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Our system already has those two streams, has practically forever. People still abuse the college stream as if it were vocational training.



Unfortunately they are winning and academia is being dumbed down so that everyone can obtain a degree.


How do you reconcile that position with the original article?


The article is a single anecdote from the wrong side of the college continuum. After helping my daughter all year with geometry, it is not surprising to me that he couldn't do the math. Those kinds of tests ask questions like "Can you prove these triangles are congruent" and you have to remember all the SAS, SSA, ASA, etc theorems and postulates to have a chance. You will forget those after 20 years, no matter how much you excelled in high school, if you aren't using them (or derivative concepts in higher math) regularly.


Proving theorem's is often taught very poorly. If you haven't already I highly recommend you read Lockhart's Lament:

http://www.maa.org/devlin/devlin_03_08.html


I haven't finished reading it yet, but so far it's been pretty eye-opening. It reminds me of how I once took a photoshop course in order to improve my design skills... pretty easy to guess how well that worked.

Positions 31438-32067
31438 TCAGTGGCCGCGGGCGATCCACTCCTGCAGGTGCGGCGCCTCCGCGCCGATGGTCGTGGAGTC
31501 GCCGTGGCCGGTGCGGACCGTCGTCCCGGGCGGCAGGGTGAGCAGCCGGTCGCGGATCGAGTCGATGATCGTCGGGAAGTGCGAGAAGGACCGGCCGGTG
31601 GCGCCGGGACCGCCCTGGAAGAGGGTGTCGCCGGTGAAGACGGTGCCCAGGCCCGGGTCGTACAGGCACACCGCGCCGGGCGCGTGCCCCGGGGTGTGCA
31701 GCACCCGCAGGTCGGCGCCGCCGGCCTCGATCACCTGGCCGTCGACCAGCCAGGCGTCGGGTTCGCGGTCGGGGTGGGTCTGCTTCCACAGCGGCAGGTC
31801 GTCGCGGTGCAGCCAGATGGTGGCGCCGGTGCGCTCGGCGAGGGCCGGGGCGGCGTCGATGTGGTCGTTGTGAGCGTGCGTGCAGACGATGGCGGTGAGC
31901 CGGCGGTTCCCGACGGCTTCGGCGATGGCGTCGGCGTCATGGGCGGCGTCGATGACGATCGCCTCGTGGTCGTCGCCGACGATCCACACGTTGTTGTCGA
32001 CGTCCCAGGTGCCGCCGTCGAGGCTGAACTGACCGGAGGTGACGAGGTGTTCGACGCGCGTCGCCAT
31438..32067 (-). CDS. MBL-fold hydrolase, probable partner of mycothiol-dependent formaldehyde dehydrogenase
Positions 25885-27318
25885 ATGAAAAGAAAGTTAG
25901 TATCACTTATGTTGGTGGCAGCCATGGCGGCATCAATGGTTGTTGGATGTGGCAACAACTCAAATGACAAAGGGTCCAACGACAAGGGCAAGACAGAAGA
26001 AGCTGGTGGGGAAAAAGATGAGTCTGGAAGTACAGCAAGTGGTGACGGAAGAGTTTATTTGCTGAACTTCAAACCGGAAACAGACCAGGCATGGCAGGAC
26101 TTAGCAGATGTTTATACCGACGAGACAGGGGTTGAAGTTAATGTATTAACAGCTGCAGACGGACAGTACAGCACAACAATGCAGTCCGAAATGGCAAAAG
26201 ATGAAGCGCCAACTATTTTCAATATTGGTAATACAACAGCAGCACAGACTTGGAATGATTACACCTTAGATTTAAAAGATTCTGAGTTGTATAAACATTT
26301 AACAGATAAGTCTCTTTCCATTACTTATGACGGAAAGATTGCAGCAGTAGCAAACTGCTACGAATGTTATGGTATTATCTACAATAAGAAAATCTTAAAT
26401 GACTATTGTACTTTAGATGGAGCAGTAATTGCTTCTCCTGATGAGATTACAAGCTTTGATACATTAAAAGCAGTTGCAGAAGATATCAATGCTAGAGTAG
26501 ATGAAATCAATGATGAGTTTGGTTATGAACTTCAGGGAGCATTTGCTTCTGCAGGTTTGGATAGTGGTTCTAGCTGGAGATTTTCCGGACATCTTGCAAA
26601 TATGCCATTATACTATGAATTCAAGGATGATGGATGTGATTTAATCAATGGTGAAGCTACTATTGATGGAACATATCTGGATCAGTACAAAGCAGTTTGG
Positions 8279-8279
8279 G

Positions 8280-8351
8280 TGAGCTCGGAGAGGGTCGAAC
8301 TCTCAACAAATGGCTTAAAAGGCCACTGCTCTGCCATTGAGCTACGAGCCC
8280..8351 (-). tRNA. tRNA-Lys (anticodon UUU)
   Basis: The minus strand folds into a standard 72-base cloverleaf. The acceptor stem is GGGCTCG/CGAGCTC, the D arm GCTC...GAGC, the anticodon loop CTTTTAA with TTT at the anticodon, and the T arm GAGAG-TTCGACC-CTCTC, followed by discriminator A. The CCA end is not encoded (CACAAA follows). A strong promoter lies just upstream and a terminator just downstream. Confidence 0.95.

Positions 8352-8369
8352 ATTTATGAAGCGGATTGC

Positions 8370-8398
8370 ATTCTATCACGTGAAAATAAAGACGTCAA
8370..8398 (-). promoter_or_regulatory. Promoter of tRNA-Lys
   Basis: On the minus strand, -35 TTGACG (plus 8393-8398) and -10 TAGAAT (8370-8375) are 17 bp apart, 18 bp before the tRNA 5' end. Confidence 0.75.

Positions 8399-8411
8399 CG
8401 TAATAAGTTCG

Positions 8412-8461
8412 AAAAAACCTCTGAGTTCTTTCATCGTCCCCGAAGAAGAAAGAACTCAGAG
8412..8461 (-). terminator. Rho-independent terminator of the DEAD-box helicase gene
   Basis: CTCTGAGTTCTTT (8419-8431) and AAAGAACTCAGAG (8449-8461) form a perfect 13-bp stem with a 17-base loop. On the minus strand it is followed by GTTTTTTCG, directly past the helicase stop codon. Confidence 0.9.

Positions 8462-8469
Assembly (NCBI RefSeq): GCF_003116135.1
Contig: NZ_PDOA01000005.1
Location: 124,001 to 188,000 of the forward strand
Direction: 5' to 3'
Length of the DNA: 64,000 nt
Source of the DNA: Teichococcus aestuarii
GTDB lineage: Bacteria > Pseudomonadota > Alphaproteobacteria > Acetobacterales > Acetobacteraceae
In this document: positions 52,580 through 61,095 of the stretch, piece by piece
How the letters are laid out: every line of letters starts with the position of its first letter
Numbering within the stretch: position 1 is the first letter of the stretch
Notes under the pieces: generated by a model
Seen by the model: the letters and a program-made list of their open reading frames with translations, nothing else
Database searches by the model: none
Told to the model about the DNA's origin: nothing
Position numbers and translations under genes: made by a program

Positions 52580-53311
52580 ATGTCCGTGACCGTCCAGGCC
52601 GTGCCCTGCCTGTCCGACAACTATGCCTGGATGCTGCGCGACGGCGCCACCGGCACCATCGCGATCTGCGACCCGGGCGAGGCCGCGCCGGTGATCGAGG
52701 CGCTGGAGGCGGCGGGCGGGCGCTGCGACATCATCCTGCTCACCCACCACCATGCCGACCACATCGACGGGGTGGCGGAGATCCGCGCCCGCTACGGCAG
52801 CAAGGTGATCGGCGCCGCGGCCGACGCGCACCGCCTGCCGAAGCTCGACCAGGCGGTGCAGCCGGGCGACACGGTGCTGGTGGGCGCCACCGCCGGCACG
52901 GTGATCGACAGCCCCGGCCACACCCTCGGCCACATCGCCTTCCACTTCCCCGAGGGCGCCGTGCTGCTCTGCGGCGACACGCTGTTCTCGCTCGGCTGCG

Perhaps I'm the exception, but in Grade 10 I didn't take math (long story) and had never seen most of the math concepts but still was the go-to math helper. High school math is fairly trivial- easy enough to figure out with just some intuition and general thinking skills.


There's a huge leap from being able to figure it out with a book and all the equations inside of it as opposed to taking a test with only questions, no reference material, and presumably a time limit.


No, I never used a book or any equations. People would give me questions with no context, and I would take a second to think through it and then help them. Things like solving systems of equations are easy - you just need to truly understand algebra. Similarly, high school geometry doesn't get far past the axioms themselves.

As a disclaimer to all of this, I was the type that had fun proving stuff in seventh grade and had already read through Spivak's Calculus by Grade 10.


As a disclaimer to all of this, I was the type that had fun proving stuff in seventh grade and had already read through Spivak's Calculus by Grade 10.

This makes your earlier claim of never having seen most of the concepts rather dubious.


I do not have a high opinion of school board members and the article seems like superficial fluff.


If you don't have a high opinion of them, you should try it, run and fix all of the things they're fucking up.


Absconditus is talking about higher education, I think.




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